British Fiction, 18001829

BRODIE, Alexander. Prophetess, The (1826)

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Morning Chronicle

Mon, 31 July 1826. (1.3.1).
‘[Books published this day]’. 3v 12mo.  1. 4s. Boards.


Edinburgh Evening Courant

Sat, 29 July 1826. (1.4.2).
‘NEW NOVEL. This day is published’. 3v 12mo.  1. 4s.
Notes: ‘This production is composed on a plan altogether original, and many of the chief scenes being laid in Italy, the Author has endeavoured to combine with the deep interest expected in works of fiction, a genuine picture of that classical country, and of the manners of its inhabitants’.

Sat, 13 Jan 1827. (1.3.8).
‘NEW NOVEL. This day is published’. 3v 12mo.  1. 4s.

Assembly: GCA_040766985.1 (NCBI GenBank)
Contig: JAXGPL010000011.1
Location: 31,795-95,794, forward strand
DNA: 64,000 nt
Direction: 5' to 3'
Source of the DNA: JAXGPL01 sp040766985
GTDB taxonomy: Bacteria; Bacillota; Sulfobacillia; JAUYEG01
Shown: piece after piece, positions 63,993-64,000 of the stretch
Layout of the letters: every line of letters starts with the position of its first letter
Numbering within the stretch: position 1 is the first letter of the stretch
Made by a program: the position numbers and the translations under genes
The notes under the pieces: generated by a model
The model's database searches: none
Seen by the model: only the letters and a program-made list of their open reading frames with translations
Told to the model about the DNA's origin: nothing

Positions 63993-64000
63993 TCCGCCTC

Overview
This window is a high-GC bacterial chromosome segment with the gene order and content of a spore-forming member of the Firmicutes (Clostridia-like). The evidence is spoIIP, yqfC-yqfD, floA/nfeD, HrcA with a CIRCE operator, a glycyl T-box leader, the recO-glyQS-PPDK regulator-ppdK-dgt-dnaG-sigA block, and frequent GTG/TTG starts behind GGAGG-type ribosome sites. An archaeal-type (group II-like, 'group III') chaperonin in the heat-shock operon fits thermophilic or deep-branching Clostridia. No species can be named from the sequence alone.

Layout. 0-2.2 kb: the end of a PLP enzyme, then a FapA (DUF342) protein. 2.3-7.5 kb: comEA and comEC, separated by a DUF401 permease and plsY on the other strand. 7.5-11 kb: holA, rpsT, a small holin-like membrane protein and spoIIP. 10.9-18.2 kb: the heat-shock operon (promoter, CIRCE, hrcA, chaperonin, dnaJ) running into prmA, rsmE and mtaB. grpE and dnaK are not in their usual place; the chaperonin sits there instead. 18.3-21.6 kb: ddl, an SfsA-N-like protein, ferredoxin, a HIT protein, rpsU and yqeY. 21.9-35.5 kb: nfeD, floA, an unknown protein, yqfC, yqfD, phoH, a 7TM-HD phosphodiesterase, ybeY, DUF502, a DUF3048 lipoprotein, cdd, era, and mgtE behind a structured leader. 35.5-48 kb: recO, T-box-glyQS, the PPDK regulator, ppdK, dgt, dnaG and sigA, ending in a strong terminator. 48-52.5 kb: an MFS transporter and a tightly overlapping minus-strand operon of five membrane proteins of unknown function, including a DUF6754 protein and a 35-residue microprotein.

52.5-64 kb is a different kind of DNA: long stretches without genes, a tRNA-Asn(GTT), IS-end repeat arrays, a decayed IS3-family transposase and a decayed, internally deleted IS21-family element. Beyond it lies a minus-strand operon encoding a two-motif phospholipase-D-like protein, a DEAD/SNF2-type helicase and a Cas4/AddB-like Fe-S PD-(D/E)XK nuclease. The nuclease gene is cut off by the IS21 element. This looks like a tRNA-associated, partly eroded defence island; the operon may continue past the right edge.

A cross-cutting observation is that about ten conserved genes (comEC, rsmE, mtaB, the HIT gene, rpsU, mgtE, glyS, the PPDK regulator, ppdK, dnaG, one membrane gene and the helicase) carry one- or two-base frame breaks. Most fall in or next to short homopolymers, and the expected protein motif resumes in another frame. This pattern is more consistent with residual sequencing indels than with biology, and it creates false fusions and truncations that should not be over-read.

Notes: As ‘The Dire Prophetess, a Tale of the Last Century in Italy’. ‘It is seldom, we are sure, that it falls to the lot of novel readers, either in this or any other country, to encounter so truly, novel, and romantic a performance as that of the Dire Prophetess.// It possesses a certain power and cleverness, that "Je ne sais quoi" dependent perhaps on the denounciations of the Dire Prophetess. It boasts, moreover, what by many will be thought still more attractive, a vast fund of classical and literary information, the scene being happily laid in Italy. In this point of view, indeed, it is well worth the perusal of all, who are on the eve of making the grand tour, and of all others not so fortunate as to be able to indulge themselves with so rich a treat, which here, however, may be as fully enjoyed in description, by merely tracking the footsteps of this English party in Italy, in their visits to all the consecrated spots.// In the conclusion of the work there are some very bold and vivid descriptions of Mohammedan characters and manners. From among these we may point out the episode of the Scottish renegade and of his beautiful Georgian wife, Haris’. New Monthly Magazine, Nov 1826. ‘The works, that have issued from the Scottish press would do honour to any nation, and it gives us pleasure to assert that the prophetess is not likely to tarnish its well earned fame. The story is exceedingly simple and the plot throughout is managed with great skill’. Ladies Museum, Oct 1826.

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